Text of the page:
By STEPHEN DI BENEDETTO
The numerous aid groups that clamored to rebuild Haiti following a destructive earthquake two years ago have since failed to achieve long-lasting improvements to the island’s infrastructure, a former international journalist told a group of Knox College students Wednesday.
Jonathan Katz, a former Associated Press journalist in Haiti who was one of the first to report on the quake, spoke at length in the Seymour Union about Haiti’s dependence on aid groups, and the failed efforts to coordinate and plan long-term solutions to reconstruct Haiti, a country historically ravaged by poverty, oppression, famine and inadequate social services.
“If they run a program, the program goes well, lives are saved, the money is spent, the report is written correctly … they get promoted, they are out of there,” Katz said. “Nobody cares. Nobody cares if what’s been left behind is a country that is better off before they came down there.”
Numerous American and international aid groups, like the Red Cross and UNICEF, emphatically pushed to rebuild Haiti, after the 2010 earthquake that notched a seven on the Richter scale and practically shattered the country’s infrastructure, displaced millions and killed thousands.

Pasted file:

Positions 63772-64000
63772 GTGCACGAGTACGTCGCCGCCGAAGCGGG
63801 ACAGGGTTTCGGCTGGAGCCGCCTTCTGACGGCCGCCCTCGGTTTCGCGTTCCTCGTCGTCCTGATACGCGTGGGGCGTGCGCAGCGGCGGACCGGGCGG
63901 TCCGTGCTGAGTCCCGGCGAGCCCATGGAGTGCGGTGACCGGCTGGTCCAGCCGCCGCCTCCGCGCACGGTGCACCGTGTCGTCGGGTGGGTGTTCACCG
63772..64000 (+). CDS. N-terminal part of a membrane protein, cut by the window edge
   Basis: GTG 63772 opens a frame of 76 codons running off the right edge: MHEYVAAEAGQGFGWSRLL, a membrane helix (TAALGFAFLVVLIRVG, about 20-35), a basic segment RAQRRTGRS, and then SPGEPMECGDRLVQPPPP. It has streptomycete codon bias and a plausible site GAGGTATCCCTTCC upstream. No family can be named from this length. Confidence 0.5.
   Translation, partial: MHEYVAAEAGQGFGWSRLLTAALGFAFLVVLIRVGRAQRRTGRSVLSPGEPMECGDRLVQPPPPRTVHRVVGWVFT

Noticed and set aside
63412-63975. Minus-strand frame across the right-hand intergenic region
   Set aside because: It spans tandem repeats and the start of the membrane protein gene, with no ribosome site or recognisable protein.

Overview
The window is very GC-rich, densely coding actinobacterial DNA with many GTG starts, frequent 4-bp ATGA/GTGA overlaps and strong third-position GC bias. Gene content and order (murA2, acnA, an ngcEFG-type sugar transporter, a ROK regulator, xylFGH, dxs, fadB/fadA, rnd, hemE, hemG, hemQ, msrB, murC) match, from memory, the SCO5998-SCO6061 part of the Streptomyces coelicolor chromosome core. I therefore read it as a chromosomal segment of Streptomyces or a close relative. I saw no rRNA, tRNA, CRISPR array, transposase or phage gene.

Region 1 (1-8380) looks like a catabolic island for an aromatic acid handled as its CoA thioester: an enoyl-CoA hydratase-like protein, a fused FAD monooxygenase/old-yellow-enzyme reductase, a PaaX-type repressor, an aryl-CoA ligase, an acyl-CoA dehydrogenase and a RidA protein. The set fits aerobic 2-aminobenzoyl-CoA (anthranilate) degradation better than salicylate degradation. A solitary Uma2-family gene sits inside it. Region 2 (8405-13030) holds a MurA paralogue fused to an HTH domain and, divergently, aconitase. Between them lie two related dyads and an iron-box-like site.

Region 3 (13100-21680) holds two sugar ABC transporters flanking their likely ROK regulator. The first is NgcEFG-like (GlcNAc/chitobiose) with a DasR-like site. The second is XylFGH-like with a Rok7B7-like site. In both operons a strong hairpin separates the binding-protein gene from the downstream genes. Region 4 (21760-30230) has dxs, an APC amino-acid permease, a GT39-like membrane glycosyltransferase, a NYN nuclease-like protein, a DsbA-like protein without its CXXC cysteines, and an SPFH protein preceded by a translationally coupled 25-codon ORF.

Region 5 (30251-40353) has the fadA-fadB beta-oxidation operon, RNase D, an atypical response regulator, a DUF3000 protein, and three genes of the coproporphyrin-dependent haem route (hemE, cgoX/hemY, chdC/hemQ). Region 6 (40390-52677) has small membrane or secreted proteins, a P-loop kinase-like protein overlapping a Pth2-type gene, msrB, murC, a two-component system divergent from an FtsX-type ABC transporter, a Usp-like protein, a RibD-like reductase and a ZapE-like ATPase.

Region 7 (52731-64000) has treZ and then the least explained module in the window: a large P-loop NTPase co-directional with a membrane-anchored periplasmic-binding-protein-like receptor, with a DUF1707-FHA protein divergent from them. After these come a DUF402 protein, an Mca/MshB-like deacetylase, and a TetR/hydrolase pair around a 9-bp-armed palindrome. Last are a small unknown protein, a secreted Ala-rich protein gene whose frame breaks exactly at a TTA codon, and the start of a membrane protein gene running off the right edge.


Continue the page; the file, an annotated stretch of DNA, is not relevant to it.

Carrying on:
Katz, who covered Haiti starting in 2007, said those groups, although well intentioned, have failed to accomplish meaningful changes because the aid workers have failed to coordinate its efforts. Many Haitians are still living in temporary shelters and still rely on imports to fuel their food supply, Katz said.
Katz stressed that many aid groups have found success building schools in villages throughout Haiti, but haven’t put forth the effort to develop a countrywide school system, which Haiti has lacked. He argued that Haiti’s problems are doomed to repeat unless the aid groups, which have a powerful presence, reform their approach.
“I don’t want to be the guy standing in the airport (in Haiti), saying ‘go back where you came from,’” Katz said. “I know what you think you are doing is good, but think about what you are doing before you do it.”
The former journalist recently returned to the area after he stopped working for the AP in 2011 to write a book about his Haiti experiences. His reports in Haiti also revealed that U.N. peacekeepers were the source of a deadly cholera epidemic that spread throughout the country following the earthquake.
Standing in front of students and facility, Katz argued that the United Nations’ lack of accountability for the epidemic fueled protests and further tarnished the international community’s efforts to rebuild the country.
Following the speech, political science professor Daniel Beers, who organized the event, questioned Katz’s criticisms that aid groups weren’t being productive, arguing a successful group is usually marked by its ability to start projects.
But Katz repeated that aid groups have been successful, but have generally lacked the foresight to create a sustainable plan to rebuild Haiti.
“Not to use a loaded metaphor, but it’s like asking, ‘Who’s the best crew member on the Titanic?’” Katz said.